Credit Union CEO To Retire
A lot has changed since Patti Columbe took over as CEO of Keystone United Methodist Federal Credit Union in January 2000. Columbe, who will retire at the end of 2015, has seen membership in the credit union increase by 40 percent during her 15-year tenure. She’s also helped take it from an organization serving primarily clergy and their family to one that serves as a partner in ministry with the Western Pennsylvania Conference and welcomes all church members and their families.
Columbe was the office manager of Heritage Valley Healthcare Credit Union in Sewickley when she heard that the local United Methodist credit union looking for someone to replace its CEO who was retiring. She phoned then-CEO Ruth Lawley, who told her that the Board of Directors had just held a strategic planning meeting where they prayed to find the right candidate to fill the position after having interviewed several who weren’t a good match.
“Ruth told me it was like an answer to their prayers because they had prayed so hard at that meeting for someone that would be a good fit for the credit union,” said Columbe.
One of the first things Columbe did in her new position was to improve the organization’s fiscal standing by overhauling its VISA credit card program. Ultimately, she was able to quadruple the size of the program within a couple years so that it became one of the credit union’s main income-producing products.
“Where I worked before, I had been very successful in initiating a VISA credit card program and a share draft checking account program,” Columbe said. “The visa program here was up and running, but it was small and unprofitable.”
The next change she implemented was to enable members to make loan payments and deposits electronically.
“I think within a year we started electronic deposits and payments. That was a big hit with our members because they didn’t have to remember to send that check every month,” she said.
Columbe helped form and became a charter member of the United Methodist Credit Union Association, an organization of UM credit unions from around the country.
“We did it so that we didn’t have to reinvent the wheel,” she said. “All of these credit unions had the same ideals and obstacles and we could learn from each other. It still holds true today as we meet and discuss annually.”
In 2003 she made perhaps the biggest change in the credit union’s history by opening the membership to church members in time for the organization’s 50th anniversary.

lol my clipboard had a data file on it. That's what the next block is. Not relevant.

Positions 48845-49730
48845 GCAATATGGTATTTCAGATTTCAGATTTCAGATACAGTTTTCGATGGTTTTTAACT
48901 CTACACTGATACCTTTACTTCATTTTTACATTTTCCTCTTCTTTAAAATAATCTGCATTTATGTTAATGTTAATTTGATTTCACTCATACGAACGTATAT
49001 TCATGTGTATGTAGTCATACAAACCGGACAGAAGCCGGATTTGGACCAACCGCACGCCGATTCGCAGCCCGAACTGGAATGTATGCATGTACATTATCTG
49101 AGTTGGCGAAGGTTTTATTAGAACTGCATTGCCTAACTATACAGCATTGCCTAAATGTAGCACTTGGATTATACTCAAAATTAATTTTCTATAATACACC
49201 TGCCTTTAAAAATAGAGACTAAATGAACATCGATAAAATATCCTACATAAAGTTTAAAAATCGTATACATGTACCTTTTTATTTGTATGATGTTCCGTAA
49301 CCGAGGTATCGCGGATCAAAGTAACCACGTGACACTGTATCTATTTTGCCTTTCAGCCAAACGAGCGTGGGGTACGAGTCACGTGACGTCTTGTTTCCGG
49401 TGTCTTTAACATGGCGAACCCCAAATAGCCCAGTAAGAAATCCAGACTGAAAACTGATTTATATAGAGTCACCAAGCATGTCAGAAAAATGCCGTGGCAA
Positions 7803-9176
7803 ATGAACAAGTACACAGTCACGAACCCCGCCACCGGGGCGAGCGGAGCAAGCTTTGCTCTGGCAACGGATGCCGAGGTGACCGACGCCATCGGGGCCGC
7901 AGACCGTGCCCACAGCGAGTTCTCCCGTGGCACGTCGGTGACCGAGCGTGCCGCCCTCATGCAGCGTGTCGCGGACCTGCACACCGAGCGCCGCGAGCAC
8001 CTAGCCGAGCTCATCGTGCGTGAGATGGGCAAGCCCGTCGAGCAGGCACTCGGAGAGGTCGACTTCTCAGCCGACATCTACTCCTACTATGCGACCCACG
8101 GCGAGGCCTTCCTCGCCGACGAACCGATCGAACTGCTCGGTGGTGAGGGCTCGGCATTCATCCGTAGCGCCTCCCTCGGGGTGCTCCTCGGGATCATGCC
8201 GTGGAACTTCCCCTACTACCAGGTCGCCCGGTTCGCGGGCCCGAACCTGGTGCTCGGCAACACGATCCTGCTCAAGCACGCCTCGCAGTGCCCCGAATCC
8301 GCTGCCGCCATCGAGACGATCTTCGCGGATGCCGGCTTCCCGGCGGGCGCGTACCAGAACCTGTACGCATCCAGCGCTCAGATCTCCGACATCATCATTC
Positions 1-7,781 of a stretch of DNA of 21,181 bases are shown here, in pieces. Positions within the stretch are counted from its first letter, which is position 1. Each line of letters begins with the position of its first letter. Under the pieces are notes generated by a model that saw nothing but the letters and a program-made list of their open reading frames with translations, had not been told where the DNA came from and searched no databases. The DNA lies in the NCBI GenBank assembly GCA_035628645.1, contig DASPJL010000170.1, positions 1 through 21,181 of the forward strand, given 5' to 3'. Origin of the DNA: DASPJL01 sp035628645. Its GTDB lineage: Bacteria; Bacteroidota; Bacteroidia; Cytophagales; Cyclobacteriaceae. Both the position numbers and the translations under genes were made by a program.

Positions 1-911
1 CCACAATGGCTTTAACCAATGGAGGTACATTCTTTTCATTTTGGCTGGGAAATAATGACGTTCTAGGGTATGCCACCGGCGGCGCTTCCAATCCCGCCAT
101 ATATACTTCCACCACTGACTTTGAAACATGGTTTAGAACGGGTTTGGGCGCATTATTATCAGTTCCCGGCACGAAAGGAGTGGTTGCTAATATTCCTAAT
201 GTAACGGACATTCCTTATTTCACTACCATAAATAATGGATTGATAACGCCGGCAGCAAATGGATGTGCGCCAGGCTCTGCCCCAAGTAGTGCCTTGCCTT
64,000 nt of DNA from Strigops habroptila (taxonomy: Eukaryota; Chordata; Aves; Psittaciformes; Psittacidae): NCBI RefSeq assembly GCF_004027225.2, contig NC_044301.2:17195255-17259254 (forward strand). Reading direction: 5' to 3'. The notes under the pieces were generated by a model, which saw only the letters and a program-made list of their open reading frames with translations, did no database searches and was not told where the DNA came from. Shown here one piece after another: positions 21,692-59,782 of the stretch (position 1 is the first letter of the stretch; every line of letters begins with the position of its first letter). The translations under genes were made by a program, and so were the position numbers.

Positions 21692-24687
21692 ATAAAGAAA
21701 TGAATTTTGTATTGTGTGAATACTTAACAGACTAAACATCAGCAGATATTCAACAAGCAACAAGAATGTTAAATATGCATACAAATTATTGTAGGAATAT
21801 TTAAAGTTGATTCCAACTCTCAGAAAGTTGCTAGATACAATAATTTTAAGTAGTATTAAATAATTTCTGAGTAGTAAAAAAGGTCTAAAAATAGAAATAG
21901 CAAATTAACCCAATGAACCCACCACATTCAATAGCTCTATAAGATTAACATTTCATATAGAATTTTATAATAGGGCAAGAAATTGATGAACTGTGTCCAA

“I found that the other United Methodist credit unions were open to the people in the pews and I looked into why our charter was different and what I needed to do to fix it,” she explained. After approximately six months of filing the necessary paperwork and forms, the credit union became a resource not just for clergy, but to all United Methodists in the Western PA Conference.
Through the years Columbe has ensured that the credit union stayed competitive -- not only in rates, but also in services offered. Under her leadership, the organization has added a host of products and services to meet member needs, including checking, debit cards, online banking, mobile banking, electronic bill pay, shared branching, IRAs, mortgage and home equity loans, and member business loans for churches.
She has also worked in partnership with the United Methodist Foundation offering educational programs throughout the conference and helping churches build capital campaigns and secure mortgages and ministry loans.
More recently, she served as a team member on the Conference’s strategic planning committee and developed the credit union’s relationships with other conference groups, including the Board of Pensions and Health Benefits. The credit union has since been chosen to become the primary financial institution for their Health Savings Accounts, thus enabling the organization to help even more pastors and church employees.
Of her many achievements, Columbe is most proud of the relationship that she helped to foster with the Conference and the Bishop's office. The credit union’s Mission Visa program grew out of this relationship. The organization tithes a portion of the proceeds from this program to help fund new churches in Western PA and has donated $70,500 to date.
“I’m very proud that we’ve built this relationship with our Annual Conference and we work so well together to help the people that we’re both committed to,” Columbe said.
Affectionately referred to as “Queen Bee” by her staff, Columbe feels she’s created a family among the credit union employees who are all committed to the organization’s mission of supporting ministry and changing lives.
“This has been built so that without me it should have no problem moving on,” she said.
Though Columbe is retiring from her full-time position, she’ll continue as a member of the Board of Directors and serve as their treasurer. She also plans to be available for consulting with the new CEO, Kasi Devinney, who will take over the helm as CEO in January.
Devinney currently serves as the loan officer and operations manager at KUMFCU and earlier this year completed the three-year program required to earn the designation of Certified Credit Union Executive (CCUE).
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